It was a time of hope, excitement, change. There were peaceful gatherings and widespread protests, social media came to the forefront as a resistance technique, and leaders toppled in Tunisia, Libya, Egypt and Yemen. For a time, it seemed as if revolution might be sweeping the entire Middle East, with unknown consequences. So whatever happened to the so-called Arab Spring? The biggest beneficiary may surprise you. And looking ahead, what other Arab countries are ripe for revolution? As with all things Middle Eastern, it’s complicated.
When the Arab revolutions were in their early stages – primarily in Tunisia, Egypt, and Libya – hope ran high that a wave of democratic reform would wash across the region. Events kicked off with the Tunisian revolt in late 2010 and crested in Egypt’s Tahrir Square with the overthrow of the Mubarak dictatorship in early 2011. These revolutions were unique in modern Arab history for two reasons: first, they were internally and spontaneously generated and second, they were about universal values and aspirations – a desire for freedom, democratic representation, educational opportunity and decent jobs.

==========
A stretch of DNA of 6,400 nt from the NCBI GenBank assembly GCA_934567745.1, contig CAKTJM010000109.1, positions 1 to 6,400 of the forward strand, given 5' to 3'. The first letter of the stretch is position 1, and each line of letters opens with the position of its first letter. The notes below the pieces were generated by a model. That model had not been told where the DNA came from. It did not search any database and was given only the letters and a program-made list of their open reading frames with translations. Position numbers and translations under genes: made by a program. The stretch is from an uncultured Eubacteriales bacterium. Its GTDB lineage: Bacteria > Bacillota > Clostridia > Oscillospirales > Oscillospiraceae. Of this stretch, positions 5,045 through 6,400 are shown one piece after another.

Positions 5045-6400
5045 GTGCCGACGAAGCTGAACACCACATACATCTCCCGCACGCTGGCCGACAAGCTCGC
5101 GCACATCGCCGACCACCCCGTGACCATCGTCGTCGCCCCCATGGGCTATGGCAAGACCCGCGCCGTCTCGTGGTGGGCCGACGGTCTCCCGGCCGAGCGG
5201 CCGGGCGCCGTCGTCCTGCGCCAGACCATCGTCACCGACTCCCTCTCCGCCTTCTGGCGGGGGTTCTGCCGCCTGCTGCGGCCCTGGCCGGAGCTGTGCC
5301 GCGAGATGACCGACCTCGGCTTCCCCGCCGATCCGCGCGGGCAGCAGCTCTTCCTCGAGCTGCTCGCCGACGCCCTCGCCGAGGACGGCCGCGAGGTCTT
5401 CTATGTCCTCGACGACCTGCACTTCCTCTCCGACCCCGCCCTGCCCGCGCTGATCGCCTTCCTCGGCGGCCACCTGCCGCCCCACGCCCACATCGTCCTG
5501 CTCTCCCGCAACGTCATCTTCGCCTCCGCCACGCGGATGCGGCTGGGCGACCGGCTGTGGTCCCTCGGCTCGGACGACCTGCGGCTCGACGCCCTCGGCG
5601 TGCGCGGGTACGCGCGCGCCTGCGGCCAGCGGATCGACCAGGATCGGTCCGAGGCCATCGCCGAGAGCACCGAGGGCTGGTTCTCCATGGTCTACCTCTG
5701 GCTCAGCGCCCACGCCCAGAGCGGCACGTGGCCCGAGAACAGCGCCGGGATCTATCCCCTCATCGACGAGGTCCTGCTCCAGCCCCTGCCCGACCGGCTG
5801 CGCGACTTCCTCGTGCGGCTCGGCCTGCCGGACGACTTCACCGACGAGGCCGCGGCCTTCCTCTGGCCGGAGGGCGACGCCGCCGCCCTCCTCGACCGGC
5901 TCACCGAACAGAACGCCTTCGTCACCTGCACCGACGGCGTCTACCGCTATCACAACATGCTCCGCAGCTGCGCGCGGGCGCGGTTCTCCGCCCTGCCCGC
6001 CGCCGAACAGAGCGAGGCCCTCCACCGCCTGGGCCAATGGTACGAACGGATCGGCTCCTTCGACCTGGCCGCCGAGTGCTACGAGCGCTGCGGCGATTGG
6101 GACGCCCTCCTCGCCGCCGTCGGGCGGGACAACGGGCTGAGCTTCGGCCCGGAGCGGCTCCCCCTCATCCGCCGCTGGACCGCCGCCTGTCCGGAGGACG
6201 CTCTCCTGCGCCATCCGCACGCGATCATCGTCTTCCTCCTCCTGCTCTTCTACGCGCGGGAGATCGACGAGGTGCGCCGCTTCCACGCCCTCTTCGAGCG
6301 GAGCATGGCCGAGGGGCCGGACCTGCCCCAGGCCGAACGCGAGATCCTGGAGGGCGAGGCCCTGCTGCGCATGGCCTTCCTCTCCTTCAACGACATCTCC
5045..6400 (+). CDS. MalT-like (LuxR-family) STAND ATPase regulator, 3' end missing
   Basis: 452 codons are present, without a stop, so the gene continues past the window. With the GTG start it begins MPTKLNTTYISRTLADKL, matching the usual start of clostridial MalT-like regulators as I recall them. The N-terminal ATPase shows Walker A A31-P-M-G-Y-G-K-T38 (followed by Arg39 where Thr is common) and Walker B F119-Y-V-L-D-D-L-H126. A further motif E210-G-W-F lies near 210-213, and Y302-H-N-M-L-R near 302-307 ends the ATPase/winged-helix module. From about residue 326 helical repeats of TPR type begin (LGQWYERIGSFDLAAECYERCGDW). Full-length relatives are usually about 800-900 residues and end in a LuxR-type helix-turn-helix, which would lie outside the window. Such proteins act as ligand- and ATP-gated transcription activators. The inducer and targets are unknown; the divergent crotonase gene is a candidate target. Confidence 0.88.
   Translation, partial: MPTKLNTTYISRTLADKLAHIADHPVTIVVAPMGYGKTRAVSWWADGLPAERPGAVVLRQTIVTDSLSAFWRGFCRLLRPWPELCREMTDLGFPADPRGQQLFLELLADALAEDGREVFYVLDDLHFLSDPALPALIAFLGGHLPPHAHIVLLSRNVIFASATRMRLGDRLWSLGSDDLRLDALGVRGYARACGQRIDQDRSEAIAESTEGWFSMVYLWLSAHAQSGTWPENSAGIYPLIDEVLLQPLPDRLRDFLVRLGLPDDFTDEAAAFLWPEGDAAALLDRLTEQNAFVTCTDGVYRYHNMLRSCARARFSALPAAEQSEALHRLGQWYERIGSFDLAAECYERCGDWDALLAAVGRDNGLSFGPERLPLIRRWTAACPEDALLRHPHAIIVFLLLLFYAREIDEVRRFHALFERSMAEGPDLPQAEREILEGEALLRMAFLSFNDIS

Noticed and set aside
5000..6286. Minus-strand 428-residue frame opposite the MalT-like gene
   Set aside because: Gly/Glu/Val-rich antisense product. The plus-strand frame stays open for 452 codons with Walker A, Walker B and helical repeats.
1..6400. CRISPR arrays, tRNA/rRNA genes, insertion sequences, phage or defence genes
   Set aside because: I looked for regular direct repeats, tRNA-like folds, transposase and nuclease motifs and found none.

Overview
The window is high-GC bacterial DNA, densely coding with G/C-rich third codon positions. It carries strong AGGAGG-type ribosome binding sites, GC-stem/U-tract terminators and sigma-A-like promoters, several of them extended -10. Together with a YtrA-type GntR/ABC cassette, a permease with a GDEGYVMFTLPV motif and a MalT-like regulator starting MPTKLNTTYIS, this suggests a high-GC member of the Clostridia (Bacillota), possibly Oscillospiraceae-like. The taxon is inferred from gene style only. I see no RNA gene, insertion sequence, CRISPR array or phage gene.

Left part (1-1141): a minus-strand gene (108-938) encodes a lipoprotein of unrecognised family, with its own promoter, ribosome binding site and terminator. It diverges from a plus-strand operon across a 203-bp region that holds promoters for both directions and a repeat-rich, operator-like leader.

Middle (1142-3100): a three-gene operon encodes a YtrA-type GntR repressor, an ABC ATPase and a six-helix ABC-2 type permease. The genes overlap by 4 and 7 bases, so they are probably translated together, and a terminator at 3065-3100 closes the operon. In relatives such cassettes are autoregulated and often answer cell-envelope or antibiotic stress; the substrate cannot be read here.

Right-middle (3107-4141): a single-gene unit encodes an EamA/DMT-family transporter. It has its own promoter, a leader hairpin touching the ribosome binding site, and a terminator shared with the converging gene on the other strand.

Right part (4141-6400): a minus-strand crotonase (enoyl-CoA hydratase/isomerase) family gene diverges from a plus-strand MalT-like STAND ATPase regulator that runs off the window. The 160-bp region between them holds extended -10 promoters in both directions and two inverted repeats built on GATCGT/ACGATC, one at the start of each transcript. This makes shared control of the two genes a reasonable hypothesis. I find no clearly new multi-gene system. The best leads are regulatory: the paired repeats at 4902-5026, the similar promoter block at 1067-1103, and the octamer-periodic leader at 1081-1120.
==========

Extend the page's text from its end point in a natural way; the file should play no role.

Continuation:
At the time, many people opined that this was very bad news for Al Qaeda and other extremists because the change had come about without the resort to violence that they had long urged.
[The protests constitute] one of the most serious crises Iran has faced in the past 25 years... We now see that Iranians are willing to take profound risks to challenge the regime directly in a way we have not seen in years.